Union provides $313 million boost to local economy

Publication Date

On any given Sunday, the Schenectady Greenmarket is filled with members of the Union community.

Students, faculty and staff make the trip downtown to Jay Street when the market is outdoors in the summer and fall, and inside Proctor’s Theatre in the winter and spring. They browse and shop among the dozens of vendors offering an array of food, artisan goods and other items.

President David Harris visited the Greenmarket in October to meet with area residents about the College’s role in the local community.

“Union has been a strong supporter of the Schenectady Greenmarket,” said Cheryl Whilby, the market’s manager. “President Harris used this opportunity to get to know the customers, vendors, staff and volunteers. Students present that day also volunteered to help with market day tasks because we were shorthanded.”

The campus community’s support of the Greenmarket is just one way Union impacts the local economy. This impact is highlighted in the latest report by the Commission on Independent Colleges and Universities (CICU). Union contributed $313.1 million to the Capital Region economy in 2017. This included $21.8 million generated by its 2,200 students and thousands of visitors, according to the analysis done by the Center for Governmental Research. The center conducted the statewide study for the CICU.

Students at the Schenectady Greenmarket

Schenectady Greenmarket

With 871 employees and an annual payroll of nearly $60 million, Union is among the largest employers in the region. The College is also a major purchaser of goods and services in the community, as well as a source of vital construction and service contracts.

Recently completed projects include Ainlay Hall, the first phase of a $100 million project to create an Integrated Science and Engineering Complex; the Stanley O’Brien ’74 Center for Collaboration and Engagement, which is attached to Grant Hall; and the Feigenbaum Center for Visual Arts.

The College’s thousands of visitors come to campus each year for admissions tours, concerts, conferences, reunions, homecoming, exhibits, and sporting and other events. Many visitors are from out-of-town and stay in area hotels, dine in local restaurants and patronize local retail businesses.

Union has been recognized nationally for its positive contributions to the city of Schenectady, including real dollars invested through its foundations and annual budgets; the presence felt from payroll, research and purchasing power; and faculty and student involvement in community service.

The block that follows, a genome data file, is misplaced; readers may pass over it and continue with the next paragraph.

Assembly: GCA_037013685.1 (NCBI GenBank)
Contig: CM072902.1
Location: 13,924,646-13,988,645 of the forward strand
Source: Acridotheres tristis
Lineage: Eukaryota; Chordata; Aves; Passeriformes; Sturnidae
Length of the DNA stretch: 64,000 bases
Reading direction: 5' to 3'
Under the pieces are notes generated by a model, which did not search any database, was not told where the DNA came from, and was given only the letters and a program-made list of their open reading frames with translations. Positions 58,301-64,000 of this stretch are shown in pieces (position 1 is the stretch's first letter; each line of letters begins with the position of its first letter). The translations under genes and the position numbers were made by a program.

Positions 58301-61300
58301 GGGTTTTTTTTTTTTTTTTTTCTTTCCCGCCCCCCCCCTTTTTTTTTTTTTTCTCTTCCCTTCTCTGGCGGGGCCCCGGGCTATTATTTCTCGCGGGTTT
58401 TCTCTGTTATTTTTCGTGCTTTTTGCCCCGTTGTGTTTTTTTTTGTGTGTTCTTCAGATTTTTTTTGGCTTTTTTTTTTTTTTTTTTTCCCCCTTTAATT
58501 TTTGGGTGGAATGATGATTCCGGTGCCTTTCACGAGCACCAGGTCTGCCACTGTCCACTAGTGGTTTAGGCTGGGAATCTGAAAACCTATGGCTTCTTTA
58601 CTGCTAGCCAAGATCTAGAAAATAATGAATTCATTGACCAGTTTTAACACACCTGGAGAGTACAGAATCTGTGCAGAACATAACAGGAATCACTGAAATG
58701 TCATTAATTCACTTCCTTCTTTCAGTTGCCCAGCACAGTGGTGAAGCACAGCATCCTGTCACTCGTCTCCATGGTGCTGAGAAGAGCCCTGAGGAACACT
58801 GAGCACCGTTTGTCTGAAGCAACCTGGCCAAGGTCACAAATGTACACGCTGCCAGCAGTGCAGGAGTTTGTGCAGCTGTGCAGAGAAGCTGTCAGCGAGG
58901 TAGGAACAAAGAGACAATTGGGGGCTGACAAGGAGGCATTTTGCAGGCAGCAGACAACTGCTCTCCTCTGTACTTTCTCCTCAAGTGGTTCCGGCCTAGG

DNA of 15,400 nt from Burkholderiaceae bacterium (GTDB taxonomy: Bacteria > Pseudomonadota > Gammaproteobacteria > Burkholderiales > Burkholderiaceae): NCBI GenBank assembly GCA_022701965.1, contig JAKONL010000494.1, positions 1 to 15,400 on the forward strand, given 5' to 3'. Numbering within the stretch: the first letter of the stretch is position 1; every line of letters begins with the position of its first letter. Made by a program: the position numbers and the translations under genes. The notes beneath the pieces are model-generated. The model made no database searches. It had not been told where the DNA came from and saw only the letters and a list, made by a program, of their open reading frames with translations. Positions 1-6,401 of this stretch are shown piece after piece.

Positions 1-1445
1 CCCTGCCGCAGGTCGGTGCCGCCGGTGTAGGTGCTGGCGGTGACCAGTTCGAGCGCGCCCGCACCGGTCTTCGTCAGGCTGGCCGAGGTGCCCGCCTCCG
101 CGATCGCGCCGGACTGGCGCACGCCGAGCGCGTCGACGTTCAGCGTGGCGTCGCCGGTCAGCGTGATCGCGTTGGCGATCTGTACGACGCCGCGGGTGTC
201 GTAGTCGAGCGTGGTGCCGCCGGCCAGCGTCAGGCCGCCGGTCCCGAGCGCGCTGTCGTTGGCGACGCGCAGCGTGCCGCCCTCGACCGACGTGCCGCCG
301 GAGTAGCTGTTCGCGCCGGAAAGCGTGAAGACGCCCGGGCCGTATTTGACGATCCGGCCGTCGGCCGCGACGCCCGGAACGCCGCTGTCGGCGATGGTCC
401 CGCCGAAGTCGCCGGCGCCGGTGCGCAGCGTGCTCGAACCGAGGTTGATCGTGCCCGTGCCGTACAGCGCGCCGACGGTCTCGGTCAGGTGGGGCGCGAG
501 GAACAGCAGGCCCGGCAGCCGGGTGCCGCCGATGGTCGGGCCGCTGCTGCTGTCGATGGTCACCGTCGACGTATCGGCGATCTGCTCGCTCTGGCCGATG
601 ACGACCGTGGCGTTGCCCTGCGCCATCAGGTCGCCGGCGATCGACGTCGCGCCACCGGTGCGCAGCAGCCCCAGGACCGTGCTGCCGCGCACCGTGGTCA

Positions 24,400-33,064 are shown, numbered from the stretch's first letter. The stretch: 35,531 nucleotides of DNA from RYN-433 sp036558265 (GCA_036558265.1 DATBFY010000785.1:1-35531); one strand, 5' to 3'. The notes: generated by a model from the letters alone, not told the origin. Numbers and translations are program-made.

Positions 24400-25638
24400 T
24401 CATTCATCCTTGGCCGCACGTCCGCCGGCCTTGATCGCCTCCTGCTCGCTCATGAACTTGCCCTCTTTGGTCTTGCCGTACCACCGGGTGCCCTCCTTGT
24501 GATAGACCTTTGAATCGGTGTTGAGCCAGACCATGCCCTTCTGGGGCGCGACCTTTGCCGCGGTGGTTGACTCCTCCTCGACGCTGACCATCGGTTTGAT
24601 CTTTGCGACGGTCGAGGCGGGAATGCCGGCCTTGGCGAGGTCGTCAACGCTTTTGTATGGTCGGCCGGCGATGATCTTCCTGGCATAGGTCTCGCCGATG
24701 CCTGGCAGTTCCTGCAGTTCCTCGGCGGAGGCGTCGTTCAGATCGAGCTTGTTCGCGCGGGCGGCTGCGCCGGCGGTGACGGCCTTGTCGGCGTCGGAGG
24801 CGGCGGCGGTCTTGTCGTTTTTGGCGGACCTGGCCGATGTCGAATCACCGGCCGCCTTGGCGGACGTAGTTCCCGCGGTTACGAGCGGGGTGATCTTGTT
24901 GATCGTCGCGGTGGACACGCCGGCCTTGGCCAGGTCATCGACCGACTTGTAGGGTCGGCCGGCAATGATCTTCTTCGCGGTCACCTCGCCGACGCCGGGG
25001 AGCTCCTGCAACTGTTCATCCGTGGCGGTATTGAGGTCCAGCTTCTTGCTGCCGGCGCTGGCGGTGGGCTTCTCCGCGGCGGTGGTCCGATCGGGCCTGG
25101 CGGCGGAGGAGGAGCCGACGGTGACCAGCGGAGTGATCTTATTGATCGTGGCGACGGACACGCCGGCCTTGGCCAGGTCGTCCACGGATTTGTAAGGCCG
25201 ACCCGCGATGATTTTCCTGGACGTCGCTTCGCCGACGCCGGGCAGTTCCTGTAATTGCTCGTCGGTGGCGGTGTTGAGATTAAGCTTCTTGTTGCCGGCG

Union is among the 100-plus private, not-for-profit colleges and universities that collectively generated $88.8 billion in economic activity for New York state in 2017, an increase of 12 percent since 2015.

The total represents the sum of three primary areas of spending – institutional impact, academic medical centers, and student and visitor spending. Institutional impact represents research, construction, instruction, salaries and spillover spending. Academic medical centers include patient revenue, the estimated benefits of residents and fellows, and other indirect and induced efforts of the center. Student and visitor spending has a significant impact on discretionary spending at restaurants, retailers and lodging facilities.

“New York’s private colleges are an integral part of the state’s economy, serving as major employers, anchor tenants and economic engines in every region of the state,” said Mary Beth Labate, CICU’s president. “This is particularly true upstate where our campuses create jobs and economic vibrancy in communities large and small. We are private colleges, but we are working to benefit the public good in a very real and important way.”

CICU is a statewide association representing the public policy interests of the chief executives of more than 100 independent colleges and universities in New York State.